The solution is to move toward interfaces and dependency injection. I’ll be writing more about this in the future, but for now, go back and read this for a refresher. Once you have dependency injection in place with unit tests and mocks, you can introduce an Inversion of Control (IoC) framework and take things to the next level. Which brings us to…

Inversion of Control (IoC) Containers

Karl and his team chose to use Spring.NET, which is a good IoC framework. There are many options for Inversion of Control containers, including Spring.NET, Castle Windsor, and StructureMap. I have personally been working with Castle Windsor and am pleased with the functionality and integration that it offers. I would encourage readers to investigate all three and make a decision for themselves. I’ve got some blogposts and screencasts coming in the next few months on the importance of IoC and how to get started with it.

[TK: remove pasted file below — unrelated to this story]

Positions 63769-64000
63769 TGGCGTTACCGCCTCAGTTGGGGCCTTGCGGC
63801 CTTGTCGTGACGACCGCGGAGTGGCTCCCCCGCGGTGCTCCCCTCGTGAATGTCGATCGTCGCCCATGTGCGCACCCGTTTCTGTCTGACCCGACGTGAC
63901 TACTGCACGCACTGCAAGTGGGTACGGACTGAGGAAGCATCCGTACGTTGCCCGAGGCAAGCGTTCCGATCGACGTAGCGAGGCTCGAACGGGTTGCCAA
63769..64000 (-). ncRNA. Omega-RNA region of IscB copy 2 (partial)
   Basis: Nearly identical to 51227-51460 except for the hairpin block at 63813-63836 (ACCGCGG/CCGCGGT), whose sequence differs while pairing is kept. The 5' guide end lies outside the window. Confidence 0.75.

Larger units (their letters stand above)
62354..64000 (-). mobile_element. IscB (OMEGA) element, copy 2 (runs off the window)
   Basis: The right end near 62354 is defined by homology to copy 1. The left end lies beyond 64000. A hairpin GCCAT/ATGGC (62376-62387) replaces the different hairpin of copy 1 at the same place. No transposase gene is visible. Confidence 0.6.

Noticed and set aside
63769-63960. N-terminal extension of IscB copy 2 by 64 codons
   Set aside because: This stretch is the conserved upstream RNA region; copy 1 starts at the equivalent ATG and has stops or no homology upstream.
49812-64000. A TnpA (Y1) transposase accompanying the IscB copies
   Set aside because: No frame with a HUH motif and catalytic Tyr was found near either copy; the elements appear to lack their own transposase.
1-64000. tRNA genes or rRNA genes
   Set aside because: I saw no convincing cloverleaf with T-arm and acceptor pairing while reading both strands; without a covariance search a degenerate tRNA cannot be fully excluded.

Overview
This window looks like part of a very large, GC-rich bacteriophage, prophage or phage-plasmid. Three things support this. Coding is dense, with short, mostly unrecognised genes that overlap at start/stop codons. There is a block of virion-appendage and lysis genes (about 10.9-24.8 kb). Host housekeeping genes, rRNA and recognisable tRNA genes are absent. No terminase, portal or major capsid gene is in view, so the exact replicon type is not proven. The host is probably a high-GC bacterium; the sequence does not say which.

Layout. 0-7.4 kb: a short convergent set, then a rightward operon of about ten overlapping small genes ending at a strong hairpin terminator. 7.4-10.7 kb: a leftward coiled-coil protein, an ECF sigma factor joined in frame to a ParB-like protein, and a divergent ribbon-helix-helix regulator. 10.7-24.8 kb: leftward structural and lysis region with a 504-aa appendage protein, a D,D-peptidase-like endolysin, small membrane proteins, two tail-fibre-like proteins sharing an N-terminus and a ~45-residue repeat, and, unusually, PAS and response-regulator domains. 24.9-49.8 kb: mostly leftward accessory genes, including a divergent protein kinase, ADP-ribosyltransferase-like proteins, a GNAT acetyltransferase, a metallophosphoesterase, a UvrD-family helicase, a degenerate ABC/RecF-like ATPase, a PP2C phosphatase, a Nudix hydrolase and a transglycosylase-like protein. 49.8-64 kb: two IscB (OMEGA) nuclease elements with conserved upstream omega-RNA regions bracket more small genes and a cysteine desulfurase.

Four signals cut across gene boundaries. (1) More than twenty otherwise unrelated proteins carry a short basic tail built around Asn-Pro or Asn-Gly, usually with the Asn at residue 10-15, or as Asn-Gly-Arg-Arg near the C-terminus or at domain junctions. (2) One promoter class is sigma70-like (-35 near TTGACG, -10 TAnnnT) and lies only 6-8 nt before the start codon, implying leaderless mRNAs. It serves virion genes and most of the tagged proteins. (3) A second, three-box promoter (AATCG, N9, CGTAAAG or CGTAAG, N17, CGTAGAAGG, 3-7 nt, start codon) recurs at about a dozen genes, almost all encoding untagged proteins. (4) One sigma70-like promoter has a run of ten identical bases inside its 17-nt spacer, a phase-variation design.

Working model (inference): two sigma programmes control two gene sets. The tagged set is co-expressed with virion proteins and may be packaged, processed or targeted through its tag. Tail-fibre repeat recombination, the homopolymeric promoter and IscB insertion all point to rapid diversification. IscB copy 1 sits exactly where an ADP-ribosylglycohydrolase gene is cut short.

VstsUnit vs. NUnit

Karl mentions using VstsUnit (aka mstest.exe) for unit testing. Even though I wrote the VstsUnit Plugin for ReSharper, I would personally recommend using NUnit or MbUnit as both are more TDD-friendly than VstsUnit. Many improvements are being made to VstsUnit in the VS 2008 release, which will make it more TDD-friendly, but for now, stick with NUnit or MbUnit.

Code Coverage

For code coverage, I would recommend using NCover and Grant Drake’s NCoverExplorer combined with NUnit or MbUnit. NCoverExplorer provides nice UI navigation of NCover results. If you want easy integration between all these tools, I would recommend checking out Jamie Cansdale’s excellent TestDriven.NET add-in for Visual Studio.